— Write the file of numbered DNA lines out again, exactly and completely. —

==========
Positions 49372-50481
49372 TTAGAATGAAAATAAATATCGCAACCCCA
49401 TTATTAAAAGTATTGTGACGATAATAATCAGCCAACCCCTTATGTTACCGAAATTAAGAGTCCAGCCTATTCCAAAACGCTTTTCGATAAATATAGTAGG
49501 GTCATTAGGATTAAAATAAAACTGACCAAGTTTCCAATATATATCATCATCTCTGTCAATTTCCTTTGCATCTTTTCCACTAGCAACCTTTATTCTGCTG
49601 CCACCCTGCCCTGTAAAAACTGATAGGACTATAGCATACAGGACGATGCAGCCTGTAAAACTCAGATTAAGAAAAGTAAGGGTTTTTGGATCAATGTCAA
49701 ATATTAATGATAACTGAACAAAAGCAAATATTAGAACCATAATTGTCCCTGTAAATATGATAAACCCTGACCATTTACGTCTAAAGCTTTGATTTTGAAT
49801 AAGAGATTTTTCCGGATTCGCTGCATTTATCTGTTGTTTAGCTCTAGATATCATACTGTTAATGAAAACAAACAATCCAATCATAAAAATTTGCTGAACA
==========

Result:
Positions 49372-50481
49372 TTAGAATGAAAATAAATATCGCAACCCCA
49401 TTATTAAAAGTATTGTGACGATAATAATCAGCCAACCCCTTATGTTACCGAAATTAAGAGTCCAGCCTATTCCAAAACGCTTTTCGATAAATATAGTAGG
49501 GTCATTAGGATTAAAATAAAACTGACCAAGTTTCCAATATATATCATCATCTCTGTCAATTTCCTTTGCATCTTTTCCACTAGCAACCTTTATTCTGCTG
49601 CCACCCTGCCCTGTAAAAACTGATAGGACTATAGCATACAGGACGATGCAGCCTGTAAAACTCAGATTAAGAAAAGTAAGGGTTTTTGGATCAATGTCAA
49701 ATATTAATGATAACTGAACAAAAGCAAATATTAGAACCATAATTGTCCCTGTAAATATGATAAACCCTGACCATTTACGTCTAAAGCTTTGATTTTGAAT
49801 AAGAGATTTTTCCGGATTCGCTGCATTTATCTGTTGTTTAGCTCTAGATATCATACTGTTAATGAAAACAAACAATCCAATCATAAAAATTTGCTGAACA